While the $17 price might seem steep, the more-than-generous portions are made for sharing. Another plus? There's no walk of shame to the recycling bin to dispose of the pizza box. (Rick Nelson)
326 Broadway Av. S., Wayzata, 952-466-6100, thegrocerstablemn.com. Open 7 a.m.-9 p.m. Tue.-Thu., 7 a.m.-"close" Fri., 8 a.m.-"close" Sat., 8 a.m.-9 p.m. Sun.
Peach and Tomato Panzanella Salad at Cardamom
The Walker Art Center's new restaurant debuted on Thursday. A collaboration between Café Cerés partners Daniel del Prado and Shawn McKenzie, this successor to Esker Grove is taking its cues from Aegean and Mediterranean culinary traditions, a conceit that really comes alive in this hugely appealing salad ($12).
Flavor-wise, it's basically late July on a plate. It's difficult to imagine a more glorious use for the season's first tomatoes, a mix of juicy, colorful heirlooms. The kitchen wisely enlists the oven to introduce a contrasting texture — and an accentuated flavor — into cherry tomatoes, and calls upon the grill's heat to unlock even more sugars in gloriously sweet, ripe peaches.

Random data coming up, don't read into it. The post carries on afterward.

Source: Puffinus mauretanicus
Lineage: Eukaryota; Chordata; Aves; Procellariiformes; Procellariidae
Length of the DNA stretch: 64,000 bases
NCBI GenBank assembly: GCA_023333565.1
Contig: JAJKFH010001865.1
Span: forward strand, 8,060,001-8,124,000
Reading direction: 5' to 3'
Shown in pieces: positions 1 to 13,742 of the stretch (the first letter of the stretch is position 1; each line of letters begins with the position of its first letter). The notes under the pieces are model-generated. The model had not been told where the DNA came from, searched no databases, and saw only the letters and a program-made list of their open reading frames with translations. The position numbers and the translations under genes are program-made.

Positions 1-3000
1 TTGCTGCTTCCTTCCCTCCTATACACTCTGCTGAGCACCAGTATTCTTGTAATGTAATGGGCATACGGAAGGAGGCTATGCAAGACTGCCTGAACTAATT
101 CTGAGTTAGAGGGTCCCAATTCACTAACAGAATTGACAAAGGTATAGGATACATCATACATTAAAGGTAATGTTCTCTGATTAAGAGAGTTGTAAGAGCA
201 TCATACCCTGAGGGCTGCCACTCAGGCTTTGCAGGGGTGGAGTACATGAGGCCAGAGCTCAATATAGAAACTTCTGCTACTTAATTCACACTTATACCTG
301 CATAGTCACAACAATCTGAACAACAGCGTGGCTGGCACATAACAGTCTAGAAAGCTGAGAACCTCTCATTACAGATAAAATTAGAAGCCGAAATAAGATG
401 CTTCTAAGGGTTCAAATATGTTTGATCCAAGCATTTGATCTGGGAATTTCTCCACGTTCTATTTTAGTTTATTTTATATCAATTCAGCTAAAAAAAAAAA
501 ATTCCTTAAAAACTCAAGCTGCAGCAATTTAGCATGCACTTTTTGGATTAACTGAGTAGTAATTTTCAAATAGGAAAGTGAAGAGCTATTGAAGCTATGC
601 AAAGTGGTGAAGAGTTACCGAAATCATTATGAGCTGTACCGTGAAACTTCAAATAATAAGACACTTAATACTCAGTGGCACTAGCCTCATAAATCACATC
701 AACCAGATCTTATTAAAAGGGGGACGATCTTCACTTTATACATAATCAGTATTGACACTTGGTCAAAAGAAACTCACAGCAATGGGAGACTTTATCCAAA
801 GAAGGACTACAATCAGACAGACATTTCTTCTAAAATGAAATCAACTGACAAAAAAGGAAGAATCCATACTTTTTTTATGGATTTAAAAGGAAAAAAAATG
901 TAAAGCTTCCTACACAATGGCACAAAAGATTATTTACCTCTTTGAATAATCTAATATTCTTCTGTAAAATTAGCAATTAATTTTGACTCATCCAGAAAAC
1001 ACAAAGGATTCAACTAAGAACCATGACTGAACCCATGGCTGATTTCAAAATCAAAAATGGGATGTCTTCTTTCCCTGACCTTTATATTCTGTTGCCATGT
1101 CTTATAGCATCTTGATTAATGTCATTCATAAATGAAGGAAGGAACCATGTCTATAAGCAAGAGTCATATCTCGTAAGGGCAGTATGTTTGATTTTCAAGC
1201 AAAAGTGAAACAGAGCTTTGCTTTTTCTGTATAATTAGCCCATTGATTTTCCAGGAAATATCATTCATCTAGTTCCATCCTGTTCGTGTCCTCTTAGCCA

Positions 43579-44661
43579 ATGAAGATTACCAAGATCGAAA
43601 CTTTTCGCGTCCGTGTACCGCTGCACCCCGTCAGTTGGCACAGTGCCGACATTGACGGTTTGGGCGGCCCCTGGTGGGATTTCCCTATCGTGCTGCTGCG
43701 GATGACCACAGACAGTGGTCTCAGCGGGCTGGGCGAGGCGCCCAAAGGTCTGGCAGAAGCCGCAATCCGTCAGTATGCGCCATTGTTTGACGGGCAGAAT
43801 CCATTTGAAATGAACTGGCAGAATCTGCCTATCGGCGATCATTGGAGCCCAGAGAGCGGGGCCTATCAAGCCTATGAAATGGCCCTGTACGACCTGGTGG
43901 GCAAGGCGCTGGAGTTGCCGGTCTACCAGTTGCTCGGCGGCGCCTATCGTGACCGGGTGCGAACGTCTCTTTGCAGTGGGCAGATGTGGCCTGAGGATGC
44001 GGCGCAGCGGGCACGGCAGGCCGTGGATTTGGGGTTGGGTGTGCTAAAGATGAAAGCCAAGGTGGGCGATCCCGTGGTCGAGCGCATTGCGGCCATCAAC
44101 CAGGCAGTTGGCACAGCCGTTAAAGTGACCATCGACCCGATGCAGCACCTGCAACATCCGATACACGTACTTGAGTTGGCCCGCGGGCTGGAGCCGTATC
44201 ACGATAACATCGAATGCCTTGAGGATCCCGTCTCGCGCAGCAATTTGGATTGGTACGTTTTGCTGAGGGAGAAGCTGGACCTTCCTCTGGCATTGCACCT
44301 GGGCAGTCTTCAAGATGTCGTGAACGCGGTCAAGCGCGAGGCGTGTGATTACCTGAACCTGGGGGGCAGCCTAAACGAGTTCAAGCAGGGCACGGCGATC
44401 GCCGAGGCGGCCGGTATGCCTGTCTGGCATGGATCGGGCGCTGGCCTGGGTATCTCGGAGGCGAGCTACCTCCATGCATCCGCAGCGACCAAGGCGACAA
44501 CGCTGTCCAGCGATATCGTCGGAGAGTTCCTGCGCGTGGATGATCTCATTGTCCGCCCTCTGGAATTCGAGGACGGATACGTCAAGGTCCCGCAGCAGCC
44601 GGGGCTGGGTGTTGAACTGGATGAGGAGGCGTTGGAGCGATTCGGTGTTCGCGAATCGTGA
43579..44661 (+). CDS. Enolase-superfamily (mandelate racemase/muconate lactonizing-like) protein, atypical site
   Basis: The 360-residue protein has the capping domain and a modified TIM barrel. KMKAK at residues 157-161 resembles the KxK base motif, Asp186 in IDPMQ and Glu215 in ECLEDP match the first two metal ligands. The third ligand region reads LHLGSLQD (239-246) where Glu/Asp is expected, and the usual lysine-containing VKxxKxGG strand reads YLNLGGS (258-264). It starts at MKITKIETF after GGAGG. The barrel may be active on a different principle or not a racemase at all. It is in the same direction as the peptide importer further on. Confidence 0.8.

Thoughtful touches abound. Basil inserts a cool, garden-fresh herbaceousness, pops of salty blue cheese contribute much-needed tang, croutons add crunch and a muted sherry vinaigrette pulls all the components together without taking over.
It's all awfully impressive, as is the room's subtle and effective makeover and bar manager Megan Luedtke's vivacious spirit-free cocktails. Yeah, I can't wait to go back. (R.N.)
723 Vineland Place, Mpls., 612-375-7600, walkerart.org. Currently open 11 a.m.-5 p.m. Thu.-Sun., dinner hours coming later.
Nicole Hvidsten • @nicolehvid
Sharyn Jackson • @SharynJackson
Rick Nelson • @RickNelsonStrib